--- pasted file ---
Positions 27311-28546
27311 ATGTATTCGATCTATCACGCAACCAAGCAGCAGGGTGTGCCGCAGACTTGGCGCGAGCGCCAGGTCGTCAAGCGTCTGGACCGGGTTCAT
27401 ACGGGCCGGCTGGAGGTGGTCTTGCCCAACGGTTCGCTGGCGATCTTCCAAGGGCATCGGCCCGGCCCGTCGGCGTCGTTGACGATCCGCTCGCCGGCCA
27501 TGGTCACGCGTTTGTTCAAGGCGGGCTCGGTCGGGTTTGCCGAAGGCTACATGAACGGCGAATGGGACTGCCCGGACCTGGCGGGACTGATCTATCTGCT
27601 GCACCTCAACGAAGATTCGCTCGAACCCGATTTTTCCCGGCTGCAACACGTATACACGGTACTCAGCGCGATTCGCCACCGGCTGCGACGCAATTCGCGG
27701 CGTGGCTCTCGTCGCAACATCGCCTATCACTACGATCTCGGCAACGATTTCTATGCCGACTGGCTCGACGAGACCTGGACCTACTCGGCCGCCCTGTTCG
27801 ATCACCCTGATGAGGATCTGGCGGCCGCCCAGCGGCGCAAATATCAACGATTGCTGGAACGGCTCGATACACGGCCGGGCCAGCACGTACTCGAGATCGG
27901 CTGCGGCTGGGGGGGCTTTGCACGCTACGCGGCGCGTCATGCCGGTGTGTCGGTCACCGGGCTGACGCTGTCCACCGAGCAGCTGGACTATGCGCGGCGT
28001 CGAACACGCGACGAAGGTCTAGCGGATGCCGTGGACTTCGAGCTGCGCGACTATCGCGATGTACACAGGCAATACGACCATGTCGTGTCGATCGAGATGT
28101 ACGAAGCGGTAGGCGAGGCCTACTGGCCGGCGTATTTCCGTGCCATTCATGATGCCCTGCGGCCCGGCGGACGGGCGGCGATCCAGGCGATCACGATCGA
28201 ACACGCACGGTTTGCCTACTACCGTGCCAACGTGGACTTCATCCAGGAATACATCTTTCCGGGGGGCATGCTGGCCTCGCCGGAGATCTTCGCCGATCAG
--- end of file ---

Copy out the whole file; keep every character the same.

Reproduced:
Positions 27311-28546
27311 ATGTATTCGATCTATCACGCAACCAAGCAGCAGGGTGTGCCGCAGACTTGGCGCGAGCGCCAGGTCGTCAAGCGTCTGGACCGGGTTCAT
27401 ACGGGCCGGCTGGAGGTGGTCTTGCCCAACGGTTCGCTGGCGATCTTCCAAGGGCATCGGCCCGGCCCGTCGGCGTCGTTGACGATCCGCTCGCCGGCCA
27501 TGGTCACGCGTTTGTTCAAGGCGGGCTCGGTCGGGTTTGCCGAAGGCTACATGAACGGCGAATGGGACTGCCCGGACCTGGCGGGACTGATCTATCTGCT
27601 GCACCTCAACGAAGATTCGCTCGAACCCGATTTTTCCCGGCTGCAACACGTATACACGGTACTCAGCGCGATTCGCCACCGGCTGCGACGCAATTCGCGG
27701 CGTGGCTCTCGTCGCAACATCGCCTATCACTACGATCTCGGCAACGATTTCTATGCCGACTGGCTCGACGAGACCTGGACCTACTCGGCCGCCCTGTTCG
27801 ATCACCCTGATGAGGATCTGGCGGCCGCCCAGCGGCGCAAATATCAACGATTGCTGGAACGGCTCGATACACGGCCGGGCCAGCACGTACTCGAGATCGG
27901 CTGCGGCTGGGGGGGCTTTGCACGCTACGCGGCGCGTCATGCCGGTGTGTCGGTCACCGGGCTGACGCTGTCCACCGAGCAGCTGGACTATGCGCGGCGT
28001 CGAACACGCGACGAAGGTCTAGCGGATGCCGTGGACTTCGAGCTGCGCGACTATCGCGATGTACACAGGCAATACGACCATGTCGTGTCGATCGAGATGT
28101 ACGAAGCGGTAGGCGAGGCCTACTGGCCGGCGTATTTCCGTGCCATTCATGATGCCCTGCGGCCCGGCGGACGGGCGGCGATCCAGGCGATCACGATCGA
28201 ACACGCACGGTTTGCCTACTACCGTGCCAACGTGGACTTCATCCAGGAATACATCTTTCCGGGGGGCATGCTGGCCTCGCCGGAGATCTTCGCCGATCAG